By Geoffrey N. Leech
Seeks to illustrate that the learn of English poetry is enriched through the insights of contemporary linguistic research, and that linguistic and demanding disciplines aren't separate yet complementary. analyzing a variety of poetry, Professor Leech considers many facets of poetic kind, together with the language of earlier and current, inventive language, poetic licence, repetition, sound, metre, context and ambiguity.
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Extra resources for A Linguistic Guide to English Poetry
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This expectation is fulfilled in the following passage from The Merchant of Veil ice 69 in being divisible into an immediate interpretation and a wider in~erpreta tion, which takes into account its relation to other foregroundmg, and ultimately to the whole work in which it appears. betwee~l kissed and killed. This is similar to the 'mice and men' example 111 that It combines contrast with similarity. Kissing and killing have opposed connotations, the former being associated with love, and the latter with hatred and aggression.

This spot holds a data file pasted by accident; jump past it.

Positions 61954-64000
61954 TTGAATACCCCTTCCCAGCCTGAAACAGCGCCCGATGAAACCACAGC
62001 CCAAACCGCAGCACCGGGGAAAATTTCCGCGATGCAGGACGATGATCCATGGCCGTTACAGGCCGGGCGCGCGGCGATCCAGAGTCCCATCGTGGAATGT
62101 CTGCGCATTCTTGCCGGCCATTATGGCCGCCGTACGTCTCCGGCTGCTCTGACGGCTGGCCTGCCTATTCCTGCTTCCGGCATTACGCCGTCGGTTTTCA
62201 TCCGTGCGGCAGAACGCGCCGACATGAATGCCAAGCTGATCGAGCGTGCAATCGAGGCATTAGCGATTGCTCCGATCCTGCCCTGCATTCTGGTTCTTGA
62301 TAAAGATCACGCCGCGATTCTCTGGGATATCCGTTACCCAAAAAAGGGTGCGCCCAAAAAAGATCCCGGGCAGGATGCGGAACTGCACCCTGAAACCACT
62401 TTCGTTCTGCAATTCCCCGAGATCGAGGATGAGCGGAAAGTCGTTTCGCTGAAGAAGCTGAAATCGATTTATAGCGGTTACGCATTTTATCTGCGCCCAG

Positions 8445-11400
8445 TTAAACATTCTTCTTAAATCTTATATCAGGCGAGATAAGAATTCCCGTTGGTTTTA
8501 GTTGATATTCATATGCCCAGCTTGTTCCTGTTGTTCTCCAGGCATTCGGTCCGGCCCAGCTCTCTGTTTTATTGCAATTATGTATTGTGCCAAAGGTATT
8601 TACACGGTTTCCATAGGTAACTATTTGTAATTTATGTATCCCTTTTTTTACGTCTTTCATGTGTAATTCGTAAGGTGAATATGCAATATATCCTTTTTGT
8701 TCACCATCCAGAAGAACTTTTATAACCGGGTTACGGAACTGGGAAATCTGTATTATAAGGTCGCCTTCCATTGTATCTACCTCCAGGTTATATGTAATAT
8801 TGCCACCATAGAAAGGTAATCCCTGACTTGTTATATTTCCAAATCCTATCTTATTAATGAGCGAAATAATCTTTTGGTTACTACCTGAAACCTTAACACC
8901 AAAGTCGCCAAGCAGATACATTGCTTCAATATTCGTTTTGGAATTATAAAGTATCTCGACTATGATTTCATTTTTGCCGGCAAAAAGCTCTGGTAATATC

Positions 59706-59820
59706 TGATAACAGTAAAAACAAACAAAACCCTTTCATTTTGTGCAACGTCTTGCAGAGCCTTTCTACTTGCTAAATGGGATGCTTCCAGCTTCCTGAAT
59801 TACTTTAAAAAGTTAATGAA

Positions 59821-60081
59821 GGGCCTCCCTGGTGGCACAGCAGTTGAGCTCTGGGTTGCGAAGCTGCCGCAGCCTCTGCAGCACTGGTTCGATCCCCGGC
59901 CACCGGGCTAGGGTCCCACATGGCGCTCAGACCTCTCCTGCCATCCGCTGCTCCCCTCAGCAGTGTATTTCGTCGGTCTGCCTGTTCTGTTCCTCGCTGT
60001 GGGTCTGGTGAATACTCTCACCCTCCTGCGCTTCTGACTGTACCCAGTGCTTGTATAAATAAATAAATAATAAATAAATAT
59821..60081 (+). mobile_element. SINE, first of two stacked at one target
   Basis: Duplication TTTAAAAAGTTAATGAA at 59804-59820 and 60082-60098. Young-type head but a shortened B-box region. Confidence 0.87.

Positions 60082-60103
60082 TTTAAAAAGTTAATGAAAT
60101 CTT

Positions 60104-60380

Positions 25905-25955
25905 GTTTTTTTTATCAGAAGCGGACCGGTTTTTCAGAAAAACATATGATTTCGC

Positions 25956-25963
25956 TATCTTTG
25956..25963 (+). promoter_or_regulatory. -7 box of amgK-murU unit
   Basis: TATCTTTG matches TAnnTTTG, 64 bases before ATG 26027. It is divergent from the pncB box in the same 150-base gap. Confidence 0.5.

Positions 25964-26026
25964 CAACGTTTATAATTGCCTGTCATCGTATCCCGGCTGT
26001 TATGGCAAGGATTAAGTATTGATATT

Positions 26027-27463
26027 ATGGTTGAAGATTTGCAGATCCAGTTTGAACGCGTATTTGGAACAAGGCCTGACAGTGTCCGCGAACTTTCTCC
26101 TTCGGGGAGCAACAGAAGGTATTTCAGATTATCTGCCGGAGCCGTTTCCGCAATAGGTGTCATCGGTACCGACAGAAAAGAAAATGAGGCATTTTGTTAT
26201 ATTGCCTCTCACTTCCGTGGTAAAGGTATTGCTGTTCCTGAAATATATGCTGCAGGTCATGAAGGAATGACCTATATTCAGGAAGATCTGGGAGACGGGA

Had you rather Caesar were living, and die all slaves, than that Caesar were dead, to live all freemen? As Caesar loved me, I weep for him; as he was fortunate, I rejoice at it; as he was valiant, I honour him; but as he was ambitious, I slew him. There is tears for his love;joy for his fortune; honour for Ius valour; and death for Ius ambition. Who is here so base that would be a bondman? If any, speak; for him have I offended. Who is here so rude that would not be a Roman? If any, speak; for him have I offended.